A major trick to predicting election outcomes is predicting who will vote.
And in the 2014 midterm election, not many are expected to take advantage of their right to vote compared to previous midterm cycles, according to Gallup.
Poll after poll shows Americans dislike Congress, but according to Gallup polling, that anger has turned to apathy despite an election season with a large number of tight senate races.
Midterm elections generally draw less interest from voters than presidential elections filled with nationally televised debates and nonstop election discussion.
According to Gallup, only 33 percent of Americans gave “quite a lot of” or “some” thought to the election. The mark is the lowest since 2002 for midterm elections. Voter turnout that year was 39.5 percent -- lower than each of the last two midterm elections for the voting eligible population, according to the poll.
Two other turnout indicators were also lower than they have been since 2002.
Pew Research has found that only 29 percent of American are satisfied with the way things are going and voter frustration is higher than it has been in in the last two midterm cycles.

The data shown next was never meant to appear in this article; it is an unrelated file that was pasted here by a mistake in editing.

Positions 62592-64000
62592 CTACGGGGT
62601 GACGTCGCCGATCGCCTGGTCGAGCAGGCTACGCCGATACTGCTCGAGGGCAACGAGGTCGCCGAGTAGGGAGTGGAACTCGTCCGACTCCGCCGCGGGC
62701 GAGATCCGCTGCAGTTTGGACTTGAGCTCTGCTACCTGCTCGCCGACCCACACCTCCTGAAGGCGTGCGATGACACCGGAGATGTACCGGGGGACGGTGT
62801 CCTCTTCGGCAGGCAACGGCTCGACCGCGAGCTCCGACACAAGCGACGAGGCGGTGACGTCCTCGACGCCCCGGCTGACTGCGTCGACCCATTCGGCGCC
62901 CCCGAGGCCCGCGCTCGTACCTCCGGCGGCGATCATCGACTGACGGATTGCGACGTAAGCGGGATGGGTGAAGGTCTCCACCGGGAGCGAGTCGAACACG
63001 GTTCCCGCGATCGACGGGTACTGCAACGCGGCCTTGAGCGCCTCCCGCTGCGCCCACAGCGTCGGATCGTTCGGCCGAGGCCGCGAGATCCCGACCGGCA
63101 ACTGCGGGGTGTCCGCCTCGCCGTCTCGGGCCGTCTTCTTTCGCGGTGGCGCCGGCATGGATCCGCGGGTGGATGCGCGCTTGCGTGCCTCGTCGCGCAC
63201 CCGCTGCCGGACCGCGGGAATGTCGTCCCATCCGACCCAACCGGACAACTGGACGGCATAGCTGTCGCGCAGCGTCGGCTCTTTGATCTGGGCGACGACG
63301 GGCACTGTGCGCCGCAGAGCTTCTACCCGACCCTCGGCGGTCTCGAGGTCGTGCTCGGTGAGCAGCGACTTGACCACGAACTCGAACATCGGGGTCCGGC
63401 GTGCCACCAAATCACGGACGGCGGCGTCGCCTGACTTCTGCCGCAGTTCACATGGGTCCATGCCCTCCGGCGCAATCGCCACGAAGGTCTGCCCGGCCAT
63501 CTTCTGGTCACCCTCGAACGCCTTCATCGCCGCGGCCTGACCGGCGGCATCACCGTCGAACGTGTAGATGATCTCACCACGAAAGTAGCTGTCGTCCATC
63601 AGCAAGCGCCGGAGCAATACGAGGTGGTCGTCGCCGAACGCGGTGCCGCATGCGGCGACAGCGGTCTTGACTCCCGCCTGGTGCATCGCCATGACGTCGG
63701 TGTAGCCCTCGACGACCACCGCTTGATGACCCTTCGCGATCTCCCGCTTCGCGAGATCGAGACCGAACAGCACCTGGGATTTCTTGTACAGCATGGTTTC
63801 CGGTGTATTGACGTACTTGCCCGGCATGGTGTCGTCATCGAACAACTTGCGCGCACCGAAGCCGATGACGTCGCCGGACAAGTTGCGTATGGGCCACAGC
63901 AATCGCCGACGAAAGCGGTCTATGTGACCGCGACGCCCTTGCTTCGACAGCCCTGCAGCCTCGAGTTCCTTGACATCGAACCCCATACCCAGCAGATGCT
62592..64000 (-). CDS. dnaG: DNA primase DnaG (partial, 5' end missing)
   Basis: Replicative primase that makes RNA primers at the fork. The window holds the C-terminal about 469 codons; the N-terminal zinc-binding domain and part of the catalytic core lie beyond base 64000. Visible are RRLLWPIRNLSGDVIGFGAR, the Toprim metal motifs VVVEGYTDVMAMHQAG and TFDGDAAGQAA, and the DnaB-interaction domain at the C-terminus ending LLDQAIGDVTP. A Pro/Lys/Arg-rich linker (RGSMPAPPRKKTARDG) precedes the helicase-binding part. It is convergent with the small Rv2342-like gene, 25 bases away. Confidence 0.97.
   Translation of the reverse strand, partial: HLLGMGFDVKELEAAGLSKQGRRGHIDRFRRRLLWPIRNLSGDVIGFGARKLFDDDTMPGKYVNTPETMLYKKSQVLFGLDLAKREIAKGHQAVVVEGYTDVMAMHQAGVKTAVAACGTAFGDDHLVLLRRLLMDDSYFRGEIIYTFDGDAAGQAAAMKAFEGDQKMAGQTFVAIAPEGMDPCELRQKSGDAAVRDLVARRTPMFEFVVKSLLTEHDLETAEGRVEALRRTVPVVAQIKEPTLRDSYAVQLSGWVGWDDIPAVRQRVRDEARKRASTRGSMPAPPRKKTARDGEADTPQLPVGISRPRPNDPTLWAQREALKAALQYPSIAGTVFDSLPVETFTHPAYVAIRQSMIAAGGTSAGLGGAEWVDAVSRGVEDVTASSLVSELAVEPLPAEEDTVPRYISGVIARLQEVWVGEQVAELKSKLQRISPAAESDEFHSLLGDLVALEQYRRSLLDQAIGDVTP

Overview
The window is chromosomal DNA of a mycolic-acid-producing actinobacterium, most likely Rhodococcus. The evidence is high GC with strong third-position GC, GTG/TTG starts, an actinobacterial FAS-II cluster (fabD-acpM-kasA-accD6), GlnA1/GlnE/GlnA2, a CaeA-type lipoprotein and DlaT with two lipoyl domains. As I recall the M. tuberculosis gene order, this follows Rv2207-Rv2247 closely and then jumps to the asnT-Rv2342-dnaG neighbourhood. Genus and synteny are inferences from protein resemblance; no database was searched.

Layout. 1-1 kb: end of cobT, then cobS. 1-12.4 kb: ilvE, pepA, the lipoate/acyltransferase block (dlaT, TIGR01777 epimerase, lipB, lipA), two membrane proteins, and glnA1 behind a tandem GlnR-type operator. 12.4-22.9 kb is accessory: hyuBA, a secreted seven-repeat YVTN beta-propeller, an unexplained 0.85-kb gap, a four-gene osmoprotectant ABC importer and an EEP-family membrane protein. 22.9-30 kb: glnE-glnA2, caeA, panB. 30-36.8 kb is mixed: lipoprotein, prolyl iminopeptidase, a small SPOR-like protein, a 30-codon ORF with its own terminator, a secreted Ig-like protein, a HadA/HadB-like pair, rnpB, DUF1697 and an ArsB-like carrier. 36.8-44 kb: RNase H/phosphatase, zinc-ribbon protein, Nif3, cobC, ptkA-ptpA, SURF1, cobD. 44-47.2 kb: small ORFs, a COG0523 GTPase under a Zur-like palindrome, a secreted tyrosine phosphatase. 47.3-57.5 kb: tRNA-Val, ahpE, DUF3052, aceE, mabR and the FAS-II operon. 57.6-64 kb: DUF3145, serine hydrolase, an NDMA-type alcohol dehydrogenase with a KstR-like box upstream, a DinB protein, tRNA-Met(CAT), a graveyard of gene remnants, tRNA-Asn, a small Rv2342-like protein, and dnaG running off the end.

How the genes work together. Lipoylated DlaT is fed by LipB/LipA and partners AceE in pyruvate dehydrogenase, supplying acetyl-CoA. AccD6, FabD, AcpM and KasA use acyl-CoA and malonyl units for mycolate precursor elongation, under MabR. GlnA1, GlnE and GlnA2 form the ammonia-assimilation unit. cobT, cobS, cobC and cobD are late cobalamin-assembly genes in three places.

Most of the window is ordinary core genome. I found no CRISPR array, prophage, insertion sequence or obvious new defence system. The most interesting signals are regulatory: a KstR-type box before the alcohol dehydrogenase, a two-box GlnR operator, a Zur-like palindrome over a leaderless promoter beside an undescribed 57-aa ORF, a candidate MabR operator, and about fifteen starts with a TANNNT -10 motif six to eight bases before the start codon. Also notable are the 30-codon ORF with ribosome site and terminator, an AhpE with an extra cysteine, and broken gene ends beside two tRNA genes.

One key factor that has shown up in polls is that Republican voters are much more engaged in the election than Democratic voters, according to Pew Research. More Republicans (77 percent) have said they will definitely vote compared to 70 percent of Democrats.
Democrats, however, have invested heavily in voter turnout efforts of states that are close, whereas Republican spending has leaned toward advertisements, according to a New York Times story.
But whether that will impact the polls remains to be seen.
According to FiveThirtyEight.com, polls featuring likely voters favor Republicans. According to the site, the average likely voter poll in 2010 was 6 percentage points more favorable to Republicans than the average registered voter polls in the same state.
Though Republicans are more likely to vote than Democrats, the question remains as to how many total people will come to the polls.